There are few population-based studies on the epidemiology of neonatal and pediatric invasive Candida infections, despite their significant clinical impact on patients. This study aimed to describe the epidemiology of pediatric candidemia in England and Wales during a 10-year period as a means of quantifying the changing burden of infection and identifying emerging trends.
National Health Service hospital microbiology laboratories in England and Wales routinely report clinically significant invasive infections electronically to the Health Protection Agency. Records of all positive blood cultures for Candida species in children aged <15 years between 2000 and 2009 inclusive were extracted for analysis.
During 2000 to 2009, 1473 childhood candidemia cases were reported in England and Wales (annual incidence, 1.52/100,000 person-years), with the highest rate in <1 year olds (n = 706; 11.0/100,000), followed by 1–4 year olds (n = 440; 1.77/100,000), 5–9 year olds (n = 168; 0.53/100,000) and 10–14 year olds (n = 159; 0.47/100,000). Incidence increased from 1.04 per 100,000 in 2000 to 2.09 per 100,000 in 2007 (P < 0.001) before falling to 1.53 per 100,000 in 2009 (P < 0.001). Candida species was reported in 89.6% (1320/1473) cases, with Candida albicans and Candida parapsilosis accounting for most infections in all age groups. There were no significant differences in species distribution by season or year of study and the proportion of non-albicans cases did not increase with time.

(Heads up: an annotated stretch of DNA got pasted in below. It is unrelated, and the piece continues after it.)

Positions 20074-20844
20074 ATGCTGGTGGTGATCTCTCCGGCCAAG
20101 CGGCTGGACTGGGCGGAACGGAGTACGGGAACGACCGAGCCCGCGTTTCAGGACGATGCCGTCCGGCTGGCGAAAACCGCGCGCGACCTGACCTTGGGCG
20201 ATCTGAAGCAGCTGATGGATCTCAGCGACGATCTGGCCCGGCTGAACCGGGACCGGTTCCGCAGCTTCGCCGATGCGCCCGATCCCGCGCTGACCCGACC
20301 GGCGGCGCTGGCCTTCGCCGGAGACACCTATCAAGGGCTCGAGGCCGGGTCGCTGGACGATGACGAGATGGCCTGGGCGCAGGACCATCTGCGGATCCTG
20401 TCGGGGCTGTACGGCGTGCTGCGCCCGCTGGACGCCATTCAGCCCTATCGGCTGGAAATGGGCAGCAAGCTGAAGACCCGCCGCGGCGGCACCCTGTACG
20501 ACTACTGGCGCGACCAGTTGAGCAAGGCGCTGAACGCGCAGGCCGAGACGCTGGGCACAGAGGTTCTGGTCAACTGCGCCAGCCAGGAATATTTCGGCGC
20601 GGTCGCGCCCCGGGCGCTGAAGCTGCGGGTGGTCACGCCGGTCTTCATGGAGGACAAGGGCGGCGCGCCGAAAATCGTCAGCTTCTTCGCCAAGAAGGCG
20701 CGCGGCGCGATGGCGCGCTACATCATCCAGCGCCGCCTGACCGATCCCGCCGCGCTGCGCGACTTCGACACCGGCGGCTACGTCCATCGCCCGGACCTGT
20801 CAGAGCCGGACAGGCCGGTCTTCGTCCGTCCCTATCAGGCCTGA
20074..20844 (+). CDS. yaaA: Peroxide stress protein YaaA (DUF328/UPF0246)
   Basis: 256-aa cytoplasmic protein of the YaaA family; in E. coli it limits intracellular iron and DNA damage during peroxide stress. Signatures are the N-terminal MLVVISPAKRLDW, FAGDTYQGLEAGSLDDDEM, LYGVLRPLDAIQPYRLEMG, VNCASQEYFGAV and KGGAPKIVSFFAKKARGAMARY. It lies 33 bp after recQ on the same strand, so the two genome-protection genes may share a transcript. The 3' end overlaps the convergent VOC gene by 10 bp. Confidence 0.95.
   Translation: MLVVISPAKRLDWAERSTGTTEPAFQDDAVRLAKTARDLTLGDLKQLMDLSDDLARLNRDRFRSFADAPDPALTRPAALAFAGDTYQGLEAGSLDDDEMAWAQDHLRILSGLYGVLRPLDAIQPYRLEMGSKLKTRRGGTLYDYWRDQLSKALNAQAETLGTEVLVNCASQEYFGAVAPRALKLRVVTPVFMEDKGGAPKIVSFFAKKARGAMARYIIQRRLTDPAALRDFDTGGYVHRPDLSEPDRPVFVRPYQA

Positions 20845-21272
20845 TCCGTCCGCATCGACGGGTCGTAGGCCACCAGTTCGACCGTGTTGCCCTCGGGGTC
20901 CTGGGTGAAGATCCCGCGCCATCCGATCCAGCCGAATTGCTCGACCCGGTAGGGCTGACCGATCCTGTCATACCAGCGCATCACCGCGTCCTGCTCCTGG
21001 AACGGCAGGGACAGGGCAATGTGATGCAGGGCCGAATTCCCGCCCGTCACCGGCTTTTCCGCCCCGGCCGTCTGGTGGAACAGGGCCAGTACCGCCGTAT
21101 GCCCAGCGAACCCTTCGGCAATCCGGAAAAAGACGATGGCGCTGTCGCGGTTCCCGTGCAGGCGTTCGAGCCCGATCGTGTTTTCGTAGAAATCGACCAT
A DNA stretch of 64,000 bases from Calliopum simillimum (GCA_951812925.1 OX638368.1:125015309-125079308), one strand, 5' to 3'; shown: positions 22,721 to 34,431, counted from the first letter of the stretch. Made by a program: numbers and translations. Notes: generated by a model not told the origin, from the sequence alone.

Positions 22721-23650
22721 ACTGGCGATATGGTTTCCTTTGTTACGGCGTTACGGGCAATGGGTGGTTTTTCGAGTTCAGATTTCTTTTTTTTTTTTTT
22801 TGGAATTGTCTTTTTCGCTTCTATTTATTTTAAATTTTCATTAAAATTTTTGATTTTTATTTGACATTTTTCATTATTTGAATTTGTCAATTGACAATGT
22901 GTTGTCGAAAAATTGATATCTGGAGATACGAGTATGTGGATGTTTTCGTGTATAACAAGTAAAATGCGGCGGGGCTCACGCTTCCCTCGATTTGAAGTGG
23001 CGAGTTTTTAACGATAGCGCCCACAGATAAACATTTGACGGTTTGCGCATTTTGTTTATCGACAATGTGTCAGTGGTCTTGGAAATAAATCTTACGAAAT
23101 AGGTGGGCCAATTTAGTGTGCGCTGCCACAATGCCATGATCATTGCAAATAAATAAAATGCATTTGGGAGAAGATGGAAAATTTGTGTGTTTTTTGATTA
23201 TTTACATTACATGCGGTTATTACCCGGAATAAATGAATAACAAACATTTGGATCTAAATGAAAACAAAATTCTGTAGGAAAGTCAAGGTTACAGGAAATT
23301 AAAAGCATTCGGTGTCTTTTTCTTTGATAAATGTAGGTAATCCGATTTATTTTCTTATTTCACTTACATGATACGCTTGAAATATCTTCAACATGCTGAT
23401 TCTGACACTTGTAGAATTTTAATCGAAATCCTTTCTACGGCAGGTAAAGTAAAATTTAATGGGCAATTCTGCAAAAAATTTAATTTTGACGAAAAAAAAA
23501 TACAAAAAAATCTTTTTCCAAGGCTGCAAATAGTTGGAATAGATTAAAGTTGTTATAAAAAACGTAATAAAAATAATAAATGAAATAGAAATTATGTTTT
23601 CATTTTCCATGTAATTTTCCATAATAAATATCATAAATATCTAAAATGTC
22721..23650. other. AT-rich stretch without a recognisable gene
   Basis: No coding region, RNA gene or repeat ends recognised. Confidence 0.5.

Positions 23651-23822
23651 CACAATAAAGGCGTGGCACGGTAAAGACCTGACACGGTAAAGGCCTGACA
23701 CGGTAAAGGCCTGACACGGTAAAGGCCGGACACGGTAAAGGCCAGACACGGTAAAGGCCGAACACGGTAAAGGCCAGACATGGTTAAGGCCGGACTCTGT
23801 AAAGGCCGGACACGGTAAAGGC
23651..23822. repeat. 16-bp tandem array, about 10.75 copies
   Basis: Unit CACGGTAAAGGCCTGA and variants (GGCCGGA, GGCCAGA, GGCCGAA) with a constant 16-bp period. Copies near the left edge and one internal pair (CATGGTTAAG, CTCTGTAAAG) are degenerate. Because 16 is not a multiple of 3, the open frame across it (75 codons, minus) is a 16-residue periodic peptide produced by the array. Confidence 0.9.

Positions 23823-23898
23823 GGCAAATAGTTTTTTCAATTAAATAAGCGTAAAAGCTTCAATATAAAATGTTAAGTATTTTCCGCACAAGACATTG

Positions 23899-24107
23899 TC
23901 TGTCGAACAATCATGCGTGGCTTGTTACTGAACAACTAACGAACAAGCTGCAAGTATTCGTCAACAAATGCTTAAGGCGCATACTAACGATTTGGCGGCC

Pediatric candidemia rates are beginning to fall in England and Wales. C. albicans continues to account for most Candida bloodstream infections in all age groups with no evidence of increases in non-albicans species.
From the *Paediatric Infectious Diseases Research Group, Division of Clinical Sciences, St. George’s, University of London; and †Health Protection Services Colindale, London, United Kingdom.
Accepted for publication August 21, 2012.
The authors have no funding or conflicts of interest to disclose.
Supplemental digital content is available for this article. Direct URL citations appear in the printed text and are provided in the HTML and PDF versions of this article on the journal’s website (www.pidj.com).
Address for correspondence: Shamez Ladhani, MRCPCH, PhD, Immunisation, Hepatitis and Blood Safety Department, Health Protection Agency, 61 Colindale Avenue, London NW9 5EQ, United Kingdom. E-mail: firstname.lastname@example.org.